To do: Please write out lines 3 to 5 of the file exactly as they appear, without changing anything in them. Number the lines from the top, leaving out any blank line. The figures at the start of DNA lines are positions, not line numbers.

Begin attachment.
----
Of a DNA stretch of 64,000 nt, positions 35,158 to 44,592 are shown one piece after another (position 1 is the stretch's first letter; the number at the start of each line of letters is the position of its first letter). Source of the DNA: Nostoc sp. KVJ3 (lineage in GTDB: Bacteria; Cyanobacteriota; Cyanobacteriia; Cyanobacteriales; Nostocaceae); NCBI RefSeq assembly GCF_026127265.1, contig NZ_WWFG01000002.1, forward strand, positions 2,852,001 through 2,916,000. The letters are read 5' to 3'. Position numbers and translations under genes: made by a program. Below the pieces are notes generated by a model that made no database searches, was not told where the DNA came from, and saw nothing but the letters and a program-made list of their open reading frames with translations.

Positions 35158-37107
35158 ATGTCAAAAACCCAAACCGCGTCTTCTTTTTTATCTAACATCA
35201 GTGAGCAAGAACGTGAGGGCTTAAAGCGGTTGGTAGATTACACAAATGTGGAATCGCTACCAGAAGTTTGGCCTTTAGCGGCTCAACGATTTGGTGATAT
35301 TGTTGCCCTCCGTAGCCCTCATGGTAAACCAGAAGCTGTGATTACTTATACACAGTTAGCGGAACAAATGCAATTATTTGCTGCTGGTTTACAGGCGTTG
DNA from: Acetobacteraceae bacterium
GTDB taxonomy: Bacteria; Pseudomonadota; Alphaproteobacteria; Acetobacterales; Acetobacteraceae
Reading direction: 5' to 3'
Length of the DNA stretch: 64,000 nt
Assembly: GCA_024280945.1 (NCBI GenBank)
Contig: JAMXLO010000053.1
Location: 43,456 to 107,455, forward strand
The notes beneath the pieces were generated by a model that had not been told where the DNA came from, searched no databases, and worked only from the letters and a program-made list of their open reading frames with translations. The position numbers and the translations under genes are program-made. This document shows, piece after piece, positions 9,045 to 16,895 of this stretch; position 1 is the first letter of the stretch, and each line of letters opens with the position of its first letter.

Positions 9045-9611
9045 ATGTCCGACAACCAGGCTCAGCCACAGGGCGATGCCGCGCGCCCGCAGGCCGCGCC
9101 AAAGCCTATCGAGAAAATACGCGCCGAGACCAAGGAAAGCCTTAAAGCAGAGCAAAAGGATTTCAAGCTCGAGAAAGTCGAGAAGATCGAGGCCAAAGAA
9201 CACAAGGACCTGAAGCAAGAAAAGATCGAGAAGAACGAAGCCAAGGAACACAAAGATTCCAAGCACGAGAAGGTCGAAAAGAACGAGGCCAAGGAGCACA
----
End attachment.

35158 ATGTCAAAAACCCAAACCGCGTCTTCTTTTTTATCTAACATCA
35201 GTGAGCAAGAACGTGAGGGCTTAAAGCGGTTGGTAGATTACACAAATGTGGAATCGCTACCAGAAGTTTGGCCTTTAGCGGCTCAACGATTTGGTGATAT
35301 TGTTGCCCTCCGTAGCCCTCATGGTAAACCAGAAGCTGTGATTACTTATACACAGTTAGCGGAACAAATGCAATTATTTGCTGCTGGTTTACAGGCGTTG